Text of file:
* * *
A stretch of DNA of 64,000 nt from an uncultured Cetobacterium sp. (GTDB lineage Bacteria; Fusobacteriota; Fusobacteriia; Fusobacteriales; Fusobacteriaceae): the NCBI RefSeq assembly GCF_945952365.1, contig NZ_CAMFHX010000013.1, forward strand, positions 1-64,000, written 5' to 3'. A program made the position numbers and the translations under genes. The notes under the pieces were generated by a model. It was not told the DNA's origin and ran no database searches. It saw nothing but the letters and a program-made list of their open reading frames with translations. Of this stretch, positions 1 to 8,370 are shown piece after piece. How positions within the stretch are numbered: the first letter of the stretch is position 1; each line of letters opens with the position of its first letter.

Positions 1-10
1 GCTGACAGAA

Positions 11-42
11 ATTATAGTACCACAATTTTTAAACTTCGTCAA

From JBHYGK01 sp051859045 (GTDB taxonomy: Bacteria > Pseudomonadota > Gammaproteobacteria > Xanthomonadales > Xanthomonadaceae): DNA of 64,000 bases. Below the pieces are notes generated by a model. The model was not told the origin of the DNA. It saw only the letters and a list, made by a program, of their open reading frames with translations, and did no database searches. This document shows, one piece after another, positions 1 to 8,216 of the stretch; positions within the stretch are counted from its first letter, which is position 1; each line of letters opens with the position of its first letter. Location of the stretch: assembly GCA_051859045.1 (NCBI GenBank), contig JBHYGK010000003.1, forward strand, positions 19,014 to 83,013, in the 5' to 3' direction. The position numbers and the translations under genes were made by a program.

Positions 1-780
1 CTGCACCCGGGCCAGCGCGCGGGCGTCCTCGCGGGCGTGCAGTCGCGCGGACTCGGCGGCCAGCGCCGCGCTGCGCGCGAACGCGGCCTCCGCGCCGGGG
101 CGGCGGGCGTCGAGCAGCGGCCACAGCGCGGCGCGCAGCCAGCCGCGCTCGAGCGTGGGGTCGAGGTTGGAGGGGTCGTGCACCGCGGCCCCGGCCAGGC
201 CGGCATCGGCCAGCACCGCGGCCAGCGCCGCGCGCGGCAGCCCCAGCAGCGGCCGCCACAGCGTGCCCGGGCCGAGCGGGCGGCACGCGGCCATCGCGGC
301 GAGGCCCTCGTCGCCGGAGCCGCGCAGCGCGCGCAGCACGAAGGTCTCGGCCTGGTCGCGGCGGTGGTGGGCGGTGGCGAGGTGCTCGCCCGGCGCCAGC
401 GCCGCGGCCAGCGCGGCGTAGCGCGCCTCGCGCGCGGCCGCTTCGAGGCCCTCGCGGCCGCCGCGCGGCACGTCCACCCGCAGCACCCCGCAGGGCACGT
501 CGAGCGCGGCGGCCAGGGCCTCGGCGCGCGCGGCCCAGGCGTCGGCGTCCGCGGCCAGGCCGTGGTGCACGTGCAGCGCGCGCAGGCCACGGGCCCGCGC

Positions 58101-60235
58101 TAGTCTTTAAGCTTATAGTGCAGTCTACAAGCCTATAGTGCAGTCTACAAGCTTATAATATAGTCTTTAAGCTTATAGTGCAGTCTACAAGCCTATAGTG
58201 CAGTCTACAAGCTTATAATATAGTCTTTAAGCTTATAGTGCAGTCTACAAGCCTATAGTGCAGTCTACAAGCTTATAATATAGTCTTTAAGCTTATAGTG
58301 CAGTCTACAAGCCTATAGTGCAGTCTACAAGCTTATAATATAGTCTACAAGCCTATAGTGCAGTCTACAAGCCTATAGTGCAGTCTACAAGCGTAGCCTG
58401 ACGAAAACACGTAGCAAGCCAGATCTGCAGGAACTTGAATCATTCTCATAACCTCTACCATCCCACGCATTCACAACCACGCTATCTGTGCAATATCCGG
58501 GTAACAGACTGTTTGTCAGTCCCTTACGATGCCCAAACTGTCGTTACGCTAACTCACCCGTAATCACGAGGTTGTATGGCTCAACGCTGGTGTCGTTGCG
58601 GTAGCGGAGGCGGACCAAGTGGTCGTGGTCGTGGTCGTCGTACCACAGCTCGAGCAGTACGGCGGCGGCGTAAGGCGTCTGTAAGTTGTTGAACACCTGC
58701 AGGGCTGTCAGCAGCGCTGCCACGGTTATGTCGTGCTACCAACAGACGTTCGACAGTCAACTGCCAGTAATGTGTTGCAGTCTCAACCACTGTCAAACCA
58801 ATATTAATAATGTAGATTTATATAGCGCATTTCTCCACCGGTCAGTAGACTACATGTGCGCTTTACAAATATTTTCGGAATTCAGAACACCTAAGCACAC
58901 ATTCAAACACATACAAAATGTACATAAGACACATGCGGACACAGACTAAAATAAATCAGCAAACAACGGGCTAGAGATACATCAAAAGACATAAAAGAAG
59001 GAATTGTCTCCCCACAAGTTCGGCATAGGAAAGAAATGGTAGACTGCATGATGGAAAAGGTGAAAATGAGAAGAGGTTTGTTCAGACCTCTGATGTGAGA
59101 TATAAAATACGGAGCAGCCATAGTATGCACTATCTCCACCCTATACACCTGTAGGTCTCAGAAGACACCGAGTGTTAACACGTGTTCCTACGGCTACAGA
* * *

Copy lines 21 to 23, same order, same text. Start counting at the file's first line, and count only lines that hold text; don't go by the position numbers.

58701 AGGGCTGTCAGCAGCGCTGCCACGGTTATGTCGTGCTACCAACAGACGTTCGACAGTCAACTGCCAGTAATGTGTTGCAGTCTCAACCACTGTCAAACCA
58801 ATATTAATAATGTAGATTTATATAGCGCATTTCTCCACCGGTCAGTAGACTACATGTGCGCTTTACAAATATTTTCGGAATTCAGAACACCTAAGCACAC
58901 ATTCAAACACATACAAAATGTACATAAGACACATGCGGACACAGACTAAAATAAATCAGCAAACAACGGGCTAGAGATACATCAAAAGACATAAAAGAAG